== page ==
Workforce Development

The Gig Economy: Research and Policy Implications of Regional, Economic, and Demographic Trends

January 10, 2017  • Ben Gitis, Douglas Holtz-Eakin, Will Rinehart & Future of Work Initiative

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This report was produced by the American Action Forum in collaboration with the The Aspen Institute Future of Work Initiative.


Over the past few years, policymakers have grappled with the policy implications of the so-called “gig economy.” This paper adds to the small but growing literature by examining regional, economic, and demographic trends in the gig economy and its workers.

To do so, we use the General Social Survey (GSS) to construct three measures of gig economy workers:

  •   Gig 1: independent contractors, consultants, and freelancers.
  •   Gig 2: Gig 1 + temp agency workers and on-call workers.
  •   Gig 3: Gig 2 + contract company workers.

Our broadest measure of gig economy workers, gig 3, is the same measure of gig economy workers employed by Katz & Krueger (2016). Using these measures, we find:

  1. The data show rapid growth in gig economy employment. From 2002 to 2014, while total employment increased 7.5 percent, gig economy workers increased by between 9.4 percent and 15.0 percent, depending on the definition of gig economy workers. Between 2010 and 2014, growth in independent contractors alone accounted for 29.2 percent of all jobs added during that time period.
  2. There is tremendous geographic heterogeneity in the utilization of gig economy workers, with the lowest concentrations in Northeast and Upper Midwest states, and highest concentrations in Mountain and Pacific states. Moreover, what little information is available about regional trends is heavily influenced by the recovery from the Great Recession.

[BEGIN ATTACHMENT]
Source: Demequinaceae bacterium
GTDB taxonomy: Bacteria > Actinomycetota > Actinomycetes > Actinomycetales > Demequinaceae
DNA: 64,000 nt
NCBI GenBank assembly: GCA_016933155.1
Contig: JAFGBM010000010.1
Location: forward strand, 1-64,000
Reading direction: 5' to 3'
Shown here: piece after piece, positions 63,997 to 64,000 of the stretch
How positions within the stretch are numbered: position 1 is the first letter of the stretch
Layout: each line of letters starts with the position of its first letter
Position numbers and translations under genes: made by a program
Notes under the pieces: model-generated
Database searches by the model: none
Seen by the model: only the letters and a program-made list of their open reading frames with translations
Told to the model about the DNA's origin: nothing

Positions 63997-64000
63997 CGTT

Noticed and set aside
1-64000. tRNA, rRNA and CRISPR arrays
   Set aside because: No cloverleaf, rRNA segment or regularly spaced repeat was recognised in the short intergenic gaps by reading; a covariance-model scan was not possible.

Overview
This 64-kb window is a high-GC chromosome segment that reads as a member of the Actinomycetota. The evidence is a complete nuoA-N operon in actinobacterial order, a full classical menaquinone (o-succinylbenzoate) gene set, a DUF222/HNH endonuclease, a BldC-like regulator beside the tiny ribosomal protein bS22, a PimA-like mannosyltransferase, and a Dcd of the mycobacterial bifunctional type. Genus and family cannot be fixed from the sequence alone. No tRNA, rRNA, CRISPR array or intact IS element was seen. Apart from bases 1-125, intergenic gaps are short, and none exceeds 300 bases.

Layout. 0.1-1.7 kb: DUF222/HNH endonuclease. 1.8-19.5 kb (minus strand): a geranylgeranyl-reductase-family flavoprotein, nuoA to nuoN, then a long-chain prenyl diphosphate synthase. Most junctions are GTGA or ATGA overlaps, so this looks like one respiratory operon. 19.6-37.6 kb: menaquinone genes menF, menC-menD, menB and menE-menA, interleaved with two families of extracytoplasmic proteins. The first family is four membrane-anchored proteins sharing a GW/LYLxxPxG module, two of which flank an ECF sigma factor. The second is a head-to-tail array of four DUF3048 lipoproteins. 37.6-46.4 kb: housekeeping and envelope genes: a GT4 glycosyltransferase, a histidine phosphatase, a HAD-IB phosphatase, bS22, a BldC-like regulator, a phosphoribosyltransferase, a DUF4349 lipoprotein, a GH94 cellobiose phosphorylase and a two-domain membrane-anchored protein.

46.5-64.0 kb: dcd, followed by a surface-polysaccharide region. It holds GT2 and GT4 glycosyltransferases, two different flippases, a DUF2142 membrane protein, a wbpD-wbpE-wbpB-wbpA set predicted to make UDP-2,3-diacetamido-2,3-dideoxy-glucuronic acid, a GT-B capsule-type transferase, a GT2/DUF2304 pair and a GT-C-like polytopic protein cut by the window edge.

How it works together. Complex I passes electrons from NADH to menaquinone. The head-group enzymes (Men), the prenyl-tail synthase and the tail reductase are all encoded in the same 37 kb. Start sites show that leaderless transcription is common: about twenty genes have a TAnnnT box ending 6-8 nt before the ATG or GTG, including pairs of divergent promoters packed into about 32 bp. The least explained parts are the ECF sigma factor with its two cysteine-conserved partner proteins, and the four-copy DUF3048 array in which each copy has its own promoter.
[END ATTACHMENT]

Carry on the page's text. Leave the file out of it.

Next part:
3. Gig economy workers are less attached to the workforce and may turn to gig economy opportunities for additional income after getting laid off. All employed people in the United States in 2014 worked an average 46.7 weeks in 2013. Gig economy workers, on the other hand, worked an average 41.8 to 44 weeks. Meanwhile, 6.7 percent to 12 percent of gig economy workers have been laid off from previous work. That’s substantially higher than the 5.4 percent rate of all employed people in the country.
  4. Gig economy workers are also more likely to be part-time workers, and the portion of gig economy workers who are part-time has increased since 2002. They are also much more likely to mainly work at home than traditional workers, though this difference has narrowed in the last decade.
  5. The pattern of shifts in the income distribution differs between the entire workforce and gig economy workers, and the pattern within gig economy workers is sensitive to the definition. The timeframe also matters: looking at the changes between 2006 and 2014 (which contains both the downturn and recovery) produces a different picture than that from 2010 to 2014 (which focuses on the recovery).
  6. Pulling these results together, one finds a picture of the gig economy workforce that is, compared to traditional workers, more likely to be married, but also more reliant on part-time work and more likely to have been previously laid off, perhaps as a result of the Great Recession.
  7. The online gig economy appears to contribute to firm growth. This is especially true in the transportation sector, where online labor platforms have become pervasive. On average, in metropolitan areas the total average annual growths of establishments and receipts in the transportation sector were 7.7 percent and 9.4 percent respectively prior to the introduction of a ridesharing service, and 39.3 percent and 20.4 percent, respectively, in the years after the introduction of a ridesharing service.

Our results suggest some fruitful avenues for further research. First, the role of gig economy employment in cyclical recoveries stands out as an important issue for understanding overall employment patters, labor supply among couples, and the economic well-being of gig employees. At the same time, the regional differences unearthed in these data merit further documentation and understanding. What, for example, is the role of state-level policy in generating these trends?

These findings suggest a stance of forbearance by federal policymakers. The nature of employment and economic well-being patterns is sensitive to data definitions – always an indication that drawing bright policy lines is a problematic endeavor. It also suggests that there may be a role for federalizing the gig economy policy response.